3 large eggs

1 tsp of vanilla extract

1 3/4 cups of flour (plus more if needed)

1/2 cup of light brown sugar

1/2 tsp sea salt

1/2 tsp nutmeg

Peanut oil (at least a pint)

Powdered sugar

First, place the yeast in a large mixing bowl. Cover the yeast with the warm water and let it dissolve and start to foam.

Next, add the rice, eggs, and vanilla to the yeast and stir it well. Over the top of this add your flour, brown sugar, and sea salt. Stir it together well. It will seem gloopy and spongy, that is normal. You are looking that you can scoop the batter up with a spoon and scrape it off with another spoon smoothly.

Then, cover the bowl with a clean kitchen towel and let it rest at room temperature (and away from any draft) for about 4 hours, or double in size. At this point check again that the batter is scoopable with two spoons. If you feel that the dough is too wet you can stir in a bit more flour…Try to do this no more that 2 tbsp at a time.

Finally, add the oil to a 4 quart pan and heat it to 350 degrees. (You can use a deep fryer if you have one.) When the oil is ready, drop the batter by the spoonful and fry until they are golden and flip them over until they are equally golden on the other side. (Be sure to keep an eye on your oil temperature as you do not want it to get too hot or it will burn your calas.) Remove from the oil and place on a paper towel lined plate to drain. Dust the calas with powdered sugar and serve while hot, and enjoy!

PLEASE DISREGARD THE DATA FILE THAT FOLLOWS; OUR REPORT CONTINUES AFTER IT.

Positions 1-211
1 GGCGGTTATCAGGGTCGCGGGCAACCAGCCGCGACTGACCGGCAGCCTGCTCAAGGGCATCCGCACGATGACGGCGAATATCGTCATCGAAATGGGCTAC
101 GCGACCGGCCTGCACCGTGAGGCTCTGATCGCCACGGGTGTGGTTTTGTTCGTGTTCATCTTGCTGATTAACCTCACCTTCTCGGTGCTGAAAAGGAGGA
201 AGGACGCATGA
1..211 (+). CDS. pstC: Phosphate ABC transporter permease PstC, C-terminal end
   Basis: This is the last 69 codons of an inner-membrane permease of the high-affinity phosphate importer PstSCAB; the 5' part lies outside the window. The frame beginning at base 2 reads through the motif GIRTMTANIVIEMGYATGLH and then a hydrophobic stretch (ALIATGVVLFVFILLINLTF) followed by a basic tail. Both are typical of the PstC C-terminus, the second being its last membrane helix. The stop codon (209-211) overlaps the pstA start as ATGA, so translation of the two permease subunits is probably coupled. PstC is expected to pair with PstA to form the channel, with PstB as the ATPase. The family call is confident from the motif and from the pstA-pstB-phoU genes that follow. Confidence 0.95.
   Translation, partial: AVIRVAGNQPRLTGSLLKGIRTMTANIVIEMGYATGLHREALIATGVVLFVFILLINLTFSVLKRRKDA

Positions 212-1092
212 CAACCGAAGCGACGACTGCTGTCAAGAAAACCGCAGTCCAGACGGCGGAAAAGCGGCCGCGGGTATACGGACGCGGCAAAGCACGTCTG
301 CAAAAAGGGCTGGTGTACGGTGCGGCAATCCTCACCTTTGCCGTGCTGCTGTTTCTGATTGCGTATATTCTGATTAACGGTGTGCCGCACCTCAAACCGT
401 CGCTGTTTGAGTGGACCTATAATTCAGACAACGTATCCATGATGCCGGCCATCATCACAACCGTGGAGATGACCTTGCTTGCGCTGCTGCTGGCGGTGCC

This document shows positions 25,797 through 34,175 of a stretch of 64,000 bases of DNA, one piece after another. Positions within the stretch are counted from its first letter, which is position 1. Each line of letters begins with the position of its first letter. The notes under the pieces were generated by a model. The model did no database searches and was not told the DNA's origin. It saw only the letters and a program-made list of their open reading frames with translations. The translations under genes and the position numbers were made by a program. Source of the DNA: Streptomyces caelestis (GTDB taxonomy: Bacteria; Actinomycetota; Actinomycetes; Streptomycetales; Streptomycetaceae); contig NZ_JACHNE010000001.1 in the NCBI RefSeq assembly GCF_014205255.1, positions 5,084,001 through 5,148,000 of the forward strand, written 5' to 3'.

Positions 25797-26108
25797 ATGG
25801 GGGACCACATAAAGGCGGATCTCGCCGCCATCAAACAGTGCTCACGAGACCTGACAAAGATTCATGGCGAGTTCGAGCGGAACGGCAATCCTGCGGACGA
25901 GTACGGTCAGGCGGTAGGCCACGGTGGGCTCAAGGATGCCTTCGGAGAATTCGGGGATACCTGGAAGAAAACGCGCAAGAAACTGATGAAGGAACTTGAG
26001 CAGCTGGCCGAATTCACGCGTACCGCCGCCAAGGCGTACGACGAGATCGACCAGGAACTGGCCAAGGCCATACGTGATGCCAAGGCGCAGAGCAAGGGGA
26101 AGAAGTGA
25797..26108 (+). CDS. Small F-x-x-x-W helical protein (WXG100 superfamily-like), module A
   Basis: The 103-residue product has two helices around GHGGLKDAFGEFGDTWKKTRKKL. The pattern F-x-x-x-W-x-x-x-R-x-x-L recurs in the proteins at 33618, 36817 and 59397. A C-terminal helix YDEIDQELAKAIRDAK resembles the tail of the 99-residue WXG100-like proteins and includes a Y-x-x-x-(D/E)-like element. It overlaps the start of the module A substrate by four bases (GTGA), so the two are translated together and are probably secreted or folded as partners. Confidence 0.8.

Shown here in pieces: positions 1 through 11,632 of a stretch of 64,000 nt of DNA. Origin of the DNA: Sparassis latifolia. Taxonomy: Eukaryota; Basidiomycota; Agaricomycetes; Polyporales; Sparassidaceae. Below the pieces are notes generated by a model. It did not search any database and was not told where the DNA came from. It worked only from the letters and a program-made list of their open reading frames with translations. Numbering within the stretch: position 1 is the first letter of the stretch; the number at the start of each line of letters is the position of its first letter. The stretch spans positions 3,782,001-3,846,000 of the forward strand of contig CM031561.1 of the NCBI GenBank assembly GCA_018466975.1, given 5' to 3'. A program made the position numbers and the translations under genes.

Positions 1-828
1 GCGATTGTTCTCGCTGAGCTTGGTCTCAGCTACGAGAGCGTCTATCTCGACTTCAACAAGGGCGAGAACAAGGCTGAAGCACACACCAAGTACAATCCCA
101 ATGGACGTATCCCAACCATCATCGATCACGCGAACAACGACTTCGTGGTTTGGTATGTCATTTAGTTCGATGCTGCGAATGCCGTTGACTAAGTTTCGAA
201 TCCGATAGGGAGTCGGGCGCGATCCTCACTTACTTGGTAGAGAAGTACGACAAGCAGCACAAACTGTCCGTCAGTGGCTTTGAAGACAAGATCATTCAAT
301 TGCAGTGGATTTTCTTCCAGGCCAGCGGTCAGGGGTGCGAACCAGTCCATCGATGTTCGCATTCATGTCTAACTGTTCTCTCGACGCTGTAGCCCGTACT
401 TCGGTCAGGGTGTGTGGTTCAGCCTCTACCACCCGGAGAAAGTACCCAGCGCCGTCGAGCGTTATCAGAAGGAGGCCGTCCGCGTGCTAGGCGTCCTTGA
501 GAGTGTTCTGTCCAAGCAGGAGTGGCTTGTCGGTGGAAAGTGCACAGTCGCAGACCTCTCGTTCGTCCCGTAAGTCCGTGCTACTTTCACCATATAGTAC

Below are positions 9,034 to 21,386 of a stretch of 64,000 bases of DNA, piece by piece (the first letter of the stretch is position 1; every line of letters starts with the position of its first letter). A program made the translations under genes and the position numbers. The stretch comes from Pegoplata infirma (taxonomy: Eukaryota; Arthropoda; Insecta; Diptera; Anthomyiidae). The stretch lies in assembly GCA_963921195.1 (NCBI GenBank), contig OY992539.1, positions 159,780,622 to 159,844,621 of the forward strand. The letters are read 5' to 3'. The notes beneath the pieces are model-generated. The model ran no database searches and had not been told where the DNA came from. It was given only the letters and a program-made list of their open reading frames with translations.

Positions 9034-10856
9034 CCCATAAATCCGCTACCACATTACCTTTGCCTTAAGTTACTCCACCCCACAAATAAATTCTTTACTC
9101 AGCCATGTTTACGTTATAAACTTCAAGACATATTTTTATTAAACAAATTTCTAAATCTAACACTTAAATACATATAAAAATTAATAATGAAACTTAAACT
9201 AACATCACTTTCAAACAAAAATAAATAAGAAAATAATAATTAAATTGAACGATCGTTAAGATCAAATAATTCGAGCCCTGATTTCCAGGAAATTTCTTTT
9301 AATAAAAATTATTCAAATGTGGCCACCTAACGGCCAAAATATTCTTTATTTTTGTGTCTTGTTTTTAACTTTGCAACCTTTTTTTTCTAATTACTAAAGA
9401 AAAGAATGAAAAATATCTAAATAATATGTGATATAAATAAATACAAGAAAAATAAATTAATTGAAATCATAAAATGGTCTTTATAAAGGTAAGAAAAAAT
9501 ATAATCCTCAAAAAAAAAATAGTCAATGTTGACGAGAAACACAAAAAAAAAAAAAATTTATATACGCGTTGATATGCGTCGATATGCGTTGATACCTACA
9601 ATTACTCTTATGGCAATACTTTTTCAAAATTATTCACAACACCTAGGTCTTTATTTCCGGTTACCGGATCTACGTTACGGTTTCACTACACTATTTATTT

***Note: I fried off half the batter and placed the remainder batter in a sealed plastic container at least double the size of the batter. I stored the batter in the refrigerator and fried it off two days later. It did expand a bit more as it rested in the refrigerator, and it fried off just as well as it did before. Although I would not let the batter sit much longer than that, because the batter has a tendency to begin to have a sour dough taste to it.

Bruleed Nectarines

I know it has been a while since my last post. Life again has been busy and taken me in several different directions…all not in the way of this blog unfortunately. IMG_0633

Summer is slowly coming to a close. Out of the corner of my eye, on my walk home from work; I spotted an orange leaf on the ground! Yes I know the time is near, but I will take full advantage of the warm sunny days that remain. Basking in some rays and enjoying the fresh air are huge treats. I know in a couple months when us Pacific North Westerners are faced with mist and grey days we will be missing the sun. Although I love days like that, it makes me appreciate the sunshine and breezy days of summer.